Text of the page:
Er...did someone tell you that 4e monster-making requires software? If so, they lied to you; there are handy guidelines right there in the DMG. I've been making monsters without DDI since day 1; I even wrote a handy guide to monster creation for 4e!
It's all pretty straightforward; monster-making in 4e is just results-oriented rather than process-oriented, as it is in 3.x.
I'm one of those crazy house rule nuts, so I love having power gamers in my campaigns! They help me find where I can tinker with the game so that it plays better. :)
So long as they're cool with finding a rules exploit, getting to use it once due to an in-game fluke of physics, and then me nerfing it, of course.
Ah, so you were not in fact addressing 137ben's point, which I've bolded.
Very well; I agree that the what...ten or twenty or so Paizo employees seem to favor the traditional paladin, as evidenced by the PF rulebook.
2- Everyone rolls a set of stats and you can pick the set you wish to use from among everyones sets. This IS even fairer than point buy and is perhaps the fairest method I have ever seen.
I agree; if ya have to roll, use the potluck method!
Letting everyone roll a set of stats is most fun because it gives everyone more options -- the monk player can take the set of straight-14s, while the wizard player can take the set with the 3 and the 18. In big groups, the potluck method is likely to result in very high stats all around, so the DM might want to have each player only roll a single score or two.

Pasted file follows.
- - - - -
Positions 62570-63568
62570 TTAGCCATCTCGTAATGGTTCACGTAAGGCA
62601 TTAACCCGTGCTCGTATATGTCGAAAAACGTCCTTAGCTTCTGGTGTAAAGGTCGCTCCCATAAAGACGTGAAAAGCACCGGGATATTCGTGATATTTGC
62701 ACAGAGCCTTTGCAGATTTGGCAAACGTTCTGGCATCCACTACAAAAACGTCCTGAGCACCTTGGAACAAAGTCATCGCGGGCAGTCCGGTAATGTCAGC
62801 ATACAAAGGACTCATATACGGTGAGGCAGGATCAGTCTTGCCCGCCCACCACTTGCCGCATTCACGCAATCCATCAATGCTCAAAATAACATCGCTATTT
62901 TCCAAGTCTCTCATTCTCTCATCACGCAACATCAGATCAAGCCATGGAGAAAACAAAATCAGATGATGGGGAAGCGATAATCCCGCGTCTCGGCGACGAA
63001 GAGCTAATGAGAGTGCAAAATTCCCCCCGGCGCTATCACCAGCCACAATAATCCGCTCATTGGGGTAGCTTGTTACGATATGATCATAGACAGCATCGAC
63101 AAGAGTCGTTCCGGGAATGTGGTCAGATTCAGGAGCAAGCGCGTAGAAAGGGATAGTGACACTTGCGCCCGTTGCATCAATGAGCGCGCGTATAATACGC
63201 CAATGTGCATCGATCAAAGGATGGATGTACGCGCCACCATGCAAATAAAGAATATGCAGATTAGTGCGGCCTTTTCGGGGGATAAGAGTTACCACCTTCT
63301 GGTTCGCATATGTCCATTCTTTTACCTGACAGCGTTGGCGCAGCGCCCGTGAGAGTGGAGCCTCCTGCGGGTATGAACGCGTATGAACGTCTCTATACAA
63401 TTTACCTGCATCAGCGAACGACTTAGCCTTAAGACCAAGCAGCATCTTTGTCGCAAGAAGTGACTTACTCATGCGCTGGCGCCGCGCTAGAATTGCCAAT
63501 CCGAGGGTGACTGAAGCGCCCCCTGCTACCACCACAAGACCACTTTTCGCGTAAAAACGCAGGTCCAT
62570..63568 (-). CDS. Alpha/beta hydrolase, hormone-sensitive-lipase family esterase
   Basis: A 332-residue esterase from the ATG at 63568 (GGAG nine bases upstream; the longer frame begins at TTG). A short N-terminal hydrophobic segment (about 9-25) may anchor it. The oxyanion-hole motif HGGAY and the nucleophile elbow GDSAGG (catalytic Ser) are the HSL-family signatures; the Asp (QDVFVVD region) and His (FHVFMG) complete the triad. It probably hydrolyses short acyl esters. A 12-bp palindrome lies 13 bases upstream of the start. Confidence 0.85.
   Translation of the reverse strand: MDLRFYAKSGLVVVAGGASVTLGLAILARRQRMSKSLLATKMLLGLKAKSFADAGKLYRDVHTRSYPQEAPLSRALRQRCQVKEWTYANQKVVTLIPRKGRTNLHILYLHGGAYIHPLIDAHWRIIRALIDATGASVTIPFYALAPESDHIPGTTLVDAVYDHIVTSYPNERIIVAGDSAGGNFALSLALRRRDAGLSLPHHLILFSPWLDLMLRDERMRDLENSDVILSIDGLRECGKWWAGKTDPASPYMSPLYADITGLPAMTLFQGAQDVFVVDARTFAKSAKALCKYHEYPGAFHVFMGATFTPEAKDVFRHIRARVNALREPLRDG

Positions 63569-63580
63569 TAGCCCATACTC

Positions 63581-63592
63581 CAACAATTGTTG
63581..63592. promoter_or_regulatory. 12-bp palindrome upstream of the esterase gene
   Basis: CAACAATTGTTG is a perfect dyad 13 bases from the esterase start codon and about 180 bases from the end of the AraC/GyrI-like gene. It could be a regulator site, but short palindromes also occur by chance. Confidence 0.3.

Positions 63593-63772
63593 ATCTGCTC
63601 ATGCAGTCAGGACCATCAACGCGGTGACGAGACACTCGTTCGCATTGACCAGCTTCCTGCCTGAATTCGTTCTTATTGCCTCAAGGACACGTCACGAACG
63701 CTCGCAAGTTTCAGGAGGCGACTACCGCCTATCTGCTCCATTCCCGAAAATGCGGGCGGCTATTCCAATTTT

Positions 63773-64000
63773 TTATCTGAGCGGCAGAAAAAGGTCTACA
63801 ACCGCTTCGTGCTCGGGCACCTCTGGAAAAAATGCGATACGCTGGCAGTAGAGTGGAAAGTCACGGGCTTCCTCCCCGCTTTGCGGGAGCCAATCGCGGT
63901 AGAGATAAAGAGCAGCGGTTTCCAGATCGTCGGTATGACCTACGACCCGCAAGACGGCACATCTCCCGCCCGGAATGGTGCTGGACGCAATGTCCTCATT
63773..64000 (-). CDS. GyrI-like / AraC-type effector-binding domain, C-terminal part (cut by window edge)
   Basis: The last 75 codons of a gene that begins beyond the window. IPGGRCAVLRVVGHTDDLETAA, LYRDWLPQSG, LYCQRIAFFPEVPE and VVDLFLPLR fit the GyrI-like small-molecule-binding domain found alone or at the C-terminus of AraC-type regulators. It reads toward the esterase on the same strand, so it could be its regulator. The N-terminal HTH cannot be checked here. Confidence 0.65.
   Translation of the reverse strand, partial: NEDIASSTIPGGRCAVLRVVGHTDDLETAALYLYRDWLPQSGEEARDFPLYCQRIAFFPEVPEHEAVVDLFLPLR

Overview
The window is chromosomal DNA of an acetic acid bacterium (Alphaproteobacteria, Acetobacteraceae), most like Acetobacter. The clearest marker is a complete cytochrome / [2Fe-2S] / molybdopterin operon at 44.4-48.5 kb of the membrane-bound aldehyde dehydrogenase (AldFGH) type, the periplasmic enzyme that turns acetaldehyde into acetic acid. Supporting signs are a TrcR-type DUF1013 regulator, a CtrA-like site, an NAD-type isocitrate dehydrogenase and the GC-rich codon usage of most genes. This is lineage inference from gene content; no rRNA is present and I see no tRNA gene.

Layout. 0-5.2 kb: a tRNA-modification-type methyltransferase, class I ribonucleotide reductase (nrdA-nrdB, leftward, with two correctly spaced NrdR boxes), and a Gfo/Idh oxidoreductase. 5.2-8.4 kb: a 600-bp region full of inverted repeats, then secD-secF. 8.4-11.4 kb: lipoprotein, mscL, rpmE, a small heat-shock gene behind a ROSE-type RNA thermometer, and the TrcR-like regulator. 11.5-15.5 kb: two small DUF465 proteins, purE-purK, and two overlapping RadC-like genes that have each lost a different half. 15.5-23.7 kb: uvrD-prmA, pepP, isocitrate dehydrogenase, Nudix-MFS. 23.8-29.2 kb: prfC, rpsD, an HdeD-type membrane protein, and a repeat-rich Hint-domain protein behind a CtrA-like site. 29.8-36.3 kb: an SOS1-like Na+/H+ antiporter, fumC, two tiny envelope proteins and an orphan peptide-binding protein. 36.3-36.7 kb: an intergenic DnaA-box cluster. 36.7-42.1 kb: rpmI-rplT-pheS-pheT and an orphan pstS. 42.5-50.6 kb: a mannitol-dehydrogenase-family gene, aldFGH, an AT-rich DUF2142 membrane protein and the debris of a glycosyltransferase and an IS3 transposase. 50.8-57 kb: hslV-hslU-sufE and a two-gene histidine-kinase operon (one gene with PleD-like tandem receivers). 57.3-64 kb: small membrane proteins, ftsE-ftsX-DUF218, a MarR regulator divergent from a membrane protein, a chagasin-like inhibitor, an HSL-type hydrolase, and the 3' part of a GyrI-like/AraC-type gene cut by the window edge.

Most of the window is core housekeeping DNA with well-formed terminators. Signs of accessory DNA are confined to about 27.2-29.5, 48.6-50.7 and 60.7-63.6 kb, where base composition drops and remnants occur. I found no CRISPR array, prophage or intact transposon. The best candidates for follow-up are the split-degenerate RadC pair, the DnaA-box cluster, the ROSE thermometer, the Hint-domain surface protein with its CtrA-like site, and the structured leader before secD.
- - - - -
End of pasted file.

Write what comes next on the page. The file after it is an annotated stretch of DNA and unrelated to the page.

Oh and don't forget to write those scores down, in the event of new PCs joining later on!
Things that I like about 5e: The specific inclusion of LGBT characters is a great little progressive touch.
I also like how wizards are handled. One of my few disappointments with 4e is the traditional wizard fluff combined with the inability to learn new spells via loot/trade/purchase/research. (C'mon, commit to one way or the other!) So I like how 5e wizards can add spells to their books beyond their free level-up spells, I like how save DCs aren't based on spell level like in 3.x, I like how spells scale with the spell slot used, and I like that save-or-lose spells seem to be somewhat tamer than their pre-4e incarnations. (Though apparently Gate is problematic in a whole new way...)
Things that I don't like, or don't care about: Pretty much everything else in 5e is either 'meh' or a definite strike against. Bounded accuracy? 4e already has that thanks to monster castes. Which 5e mostly lacks. Dis/advantage...whatever, I guess. I never found it difficult to add +/-2. I like the lack of alignment restrictions and rules, but 4e already gives me that.
I like 3e style multiclassing in concept, but of all the things to take from 4e and TSR editions...stat prereqs? Really, guys? There is at least one way to do 3e style multiclassing well, but it requires a departure from the tradition of treating 1st level PCs as (semi-)competent.
'Rulings not rules' and 'house rule it!' seem to be a selling point for many fans, but I've never had problems making house rules or rulings in the past. So this point is lost on me.